Series S-style consoles ‘have not had great results’, says PlayStation boss

Jim Ryan claims Sony considered a lower spec PS5, but decided it would be too 'problematic'

PlayStation considered a lower-spec PS5 console similar to Xbox’s Series S, but feared it would quickly become obsolete, CEO Jim Ryan has said.

Speaking to Japanese site AV Watch (translated by VGC), the exec said that based on Sony’s research, “low priced, reduced spec” consoles had “not had great results in the past.”

“The first thing I would like to say is that I respect every competitor’s decision and their philosophies,” Ryan said.

“Clearly, price is a very important factor. We respect other companies’ competitive strategies. However, we are fully committed to and believe in our current strategy and the effect it will have.

“One thing that can be said is that if you look at the history of the game business, creating a special low priced, reduced spec console is something that has not had great results in the past. We’ve considered that option and seen other executives who have attempted this discover how problematic it is.”

Jim Ryan says Sony decided not to produce a lower spec PS5.

He added: “Based on our research, it’s clear that people who buy a game console want to continue using it for four, five, six or even seven years. They want to believe they have bought something that is future-proofed and not going to be outdated in two-to-three years.

“They want to have faith that if they end up buying a new TV that their current console will be able to support that new 4K TV they are considering on buying.”

Sony is planning to release two PlayStation 5 models in November. However, unlike Xbox’s Series S and X, the only difference between the two PS5 consoles will be the inclusion of an Ultra HD Blu-ray disc drive, which the Digital Edition console sacrifices for a lower price point.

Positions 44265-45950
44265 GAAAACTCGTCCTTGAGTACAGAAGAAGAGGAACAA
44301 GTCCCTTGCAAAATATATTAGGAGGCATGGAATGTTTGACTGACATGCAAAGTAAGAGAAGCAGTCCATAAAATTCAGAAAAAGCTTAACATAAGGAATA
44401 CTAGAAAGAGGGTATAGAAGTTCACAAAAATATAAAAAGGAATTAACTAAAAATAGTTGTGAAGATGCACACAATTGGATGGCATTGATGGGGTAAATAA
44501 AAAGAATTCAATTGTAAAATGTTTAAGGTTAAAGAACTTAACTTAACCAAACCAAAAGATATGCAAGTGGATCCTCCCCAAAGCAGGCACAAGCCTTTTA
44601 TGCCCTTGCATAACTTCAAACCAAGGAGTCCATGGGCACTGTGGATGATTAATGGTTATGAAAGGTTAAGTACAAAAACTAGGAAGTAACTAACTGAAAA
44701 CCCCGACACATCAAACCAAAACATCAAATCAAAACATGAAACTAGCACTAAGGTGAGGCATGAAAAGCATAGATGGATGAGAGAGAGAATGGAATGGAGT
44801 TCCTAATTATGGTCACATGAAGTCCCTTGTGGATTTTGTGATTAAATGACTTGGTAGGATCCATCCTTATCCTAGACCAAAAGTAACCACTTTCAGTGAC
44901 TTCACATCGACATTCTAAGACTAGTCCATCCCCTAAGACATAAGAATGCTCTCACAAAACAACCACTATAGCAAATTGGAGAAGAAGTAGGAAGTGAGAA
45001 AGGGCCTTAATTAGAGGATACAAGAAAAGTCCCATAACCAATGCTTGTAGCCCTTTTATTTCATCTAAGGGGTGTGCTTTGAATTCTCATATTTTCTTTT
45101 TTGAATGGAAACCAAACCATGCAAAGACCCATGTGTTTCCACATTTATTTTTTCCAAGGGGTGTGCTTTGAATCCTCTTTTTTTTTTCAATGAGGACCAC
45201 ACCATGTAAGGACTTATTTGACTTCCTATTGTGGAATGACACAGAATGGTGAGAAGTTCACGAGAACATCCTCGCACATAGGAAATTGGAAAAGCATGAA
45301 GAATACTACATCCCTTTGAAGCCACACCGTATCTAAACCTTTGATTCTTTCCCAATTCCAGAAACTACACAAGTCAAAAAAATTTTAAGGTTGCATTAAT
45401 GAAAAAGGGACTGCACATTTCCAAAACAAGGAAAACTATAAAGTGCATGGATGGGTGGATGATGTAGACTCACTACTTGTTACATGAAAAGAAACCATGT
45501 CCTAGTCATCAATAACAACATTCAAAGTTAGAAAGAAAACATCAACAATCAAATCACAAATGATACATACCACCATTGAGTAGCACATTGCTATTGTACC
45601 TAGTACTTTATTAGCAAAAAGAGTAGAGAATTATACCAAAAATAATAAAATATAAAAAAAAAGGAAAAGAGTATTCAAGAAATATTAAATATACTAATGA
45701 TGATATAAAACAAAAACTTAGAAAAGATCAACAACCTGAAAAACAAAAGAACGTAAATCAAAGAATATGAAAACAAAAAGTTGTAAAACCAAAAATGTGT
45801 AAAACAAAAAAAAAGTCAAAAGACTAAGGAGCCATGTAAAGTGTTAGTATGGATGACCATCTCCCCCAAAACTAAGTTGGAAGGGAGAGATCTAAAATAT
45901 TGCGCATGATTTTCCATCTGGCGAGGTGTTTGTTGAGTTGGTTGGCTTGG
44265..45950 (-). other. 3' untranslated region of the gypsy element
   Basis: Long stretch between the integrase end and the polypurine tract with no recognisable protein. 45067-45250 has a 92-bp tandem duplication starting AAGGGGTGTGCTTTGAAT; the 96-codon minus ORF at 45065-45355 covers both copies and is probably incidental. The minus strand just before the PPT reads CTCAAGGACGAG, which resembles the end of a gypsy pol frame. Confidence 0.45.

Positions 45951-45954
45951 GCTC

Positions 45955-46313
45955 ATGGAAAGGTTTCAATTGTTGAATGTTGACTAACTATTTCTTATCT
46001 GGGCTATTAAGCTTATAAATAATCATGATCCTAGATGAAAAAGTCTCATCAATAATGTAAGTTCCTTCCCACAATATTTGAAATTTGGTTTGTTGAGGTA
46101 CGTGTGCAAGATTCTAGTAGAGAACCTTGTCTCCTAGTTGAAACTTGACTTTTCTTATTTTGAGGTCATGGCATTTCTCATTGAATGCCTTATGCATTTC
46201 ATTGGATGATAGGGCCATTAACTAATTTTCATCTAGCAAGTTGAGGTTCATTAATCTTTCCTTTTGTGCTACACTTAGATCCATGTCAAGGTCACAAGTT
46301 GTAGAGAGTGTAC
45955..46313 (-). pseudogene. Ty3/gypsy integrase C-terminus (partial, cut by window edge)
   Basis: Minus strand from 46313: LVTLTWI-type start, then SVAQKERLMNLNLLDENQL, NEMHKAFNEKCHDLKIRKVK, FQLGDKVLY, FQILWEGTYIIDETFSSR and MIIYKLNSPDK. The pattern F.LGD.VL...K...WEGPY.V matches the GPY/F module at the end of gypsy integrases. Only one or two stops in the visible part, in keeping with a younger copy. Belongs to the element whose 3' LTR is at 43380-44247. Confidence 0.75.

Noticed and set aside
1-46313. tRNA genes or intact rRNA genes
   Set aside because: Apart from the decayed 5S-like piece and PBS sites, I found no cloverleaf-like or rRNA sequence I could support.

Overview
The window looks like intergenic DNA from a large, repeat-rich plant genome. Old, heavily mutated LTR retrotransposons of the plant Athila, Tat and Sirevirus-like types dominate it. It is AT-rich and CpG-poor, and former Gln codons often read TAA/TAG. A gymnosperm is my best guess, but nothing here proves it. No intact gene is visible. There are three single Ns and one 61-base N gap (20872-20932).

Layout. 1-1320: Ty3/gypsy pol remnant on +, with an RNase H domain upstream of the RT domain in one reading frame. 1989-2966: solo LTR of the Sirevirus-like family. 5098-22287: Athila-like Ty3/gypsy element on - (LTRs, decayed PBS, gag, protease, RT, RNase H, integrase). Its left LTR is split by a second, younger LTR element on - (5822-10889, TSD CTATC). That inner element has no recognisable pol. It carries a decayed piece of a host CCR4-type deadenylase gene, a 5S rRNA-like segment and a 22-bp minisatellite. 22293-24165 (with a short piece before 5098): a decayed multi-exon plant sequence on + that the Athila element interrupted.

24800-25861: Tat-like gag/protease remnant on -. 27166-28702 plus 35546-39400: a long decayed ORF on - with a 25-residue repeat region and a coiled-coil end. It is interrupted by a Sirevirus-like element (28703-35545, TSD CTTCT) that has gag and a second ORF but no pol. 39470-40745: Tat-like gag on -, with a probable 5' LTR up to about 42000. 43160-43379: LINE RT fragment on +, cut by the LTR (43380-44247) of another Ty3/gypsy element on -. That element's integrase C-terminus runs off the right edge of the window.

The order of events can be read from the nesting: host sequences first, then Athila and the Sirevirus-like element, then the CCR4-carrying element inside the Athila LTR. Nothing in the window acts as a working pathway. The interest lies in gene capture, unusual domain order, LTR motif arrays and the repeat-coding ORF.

At $300 / £250, Microsoft’s Xbox Series S console is significantly cheaper than the $500 / £449 Series X, thanks to lower specs than target 1440p gaming instead of native 4K.

Series S has virtually the same CPU as the Series X, but a less powerful GPU, less memory and no disc drive.

The difference in power between the two Xbox models has created much debate over whether Series S could restrict innovation on the more powerful Series X.

Axel Gneiting, an engine programmer at id Software, wrote that he was “really bummed about this RAM situation on the Series S,” in a since-deleted tweet. “This isn’t easy to compensate and drags down base spec quite a bit for next-gen multi platform.”

Remedy’s technical producer, Sasan Sepehr also voiced concern, writing: “As a consumer, I love this. As a Technical Producer, I see trouble.”

However, Gavin Stevens, design lead at independent studio Team Blur Games dismissed suggestions that Series S would hold back next-gen innovation. “No. No it’s not, and anybody with even a little experience will tell you as such,” he wrote.

“I’ll go into more detail below as to why that is, but the most important aspect is that this is NOT a last gen console, I can’t stress that enough.”

In a recent interview with The Verge, Microsoft’s director of Xbox program management, Jason Ronald said the company did “a lot of analysis” of what it would mean to run a game at 4K with 60fps and then to scale that down to 1440p at 60fps.

“The reality is you don’t need as much memory bandwidth because you’re not loading the highest level MIP levels into memory,” he said. “You don’t need the same amount of memory as well.”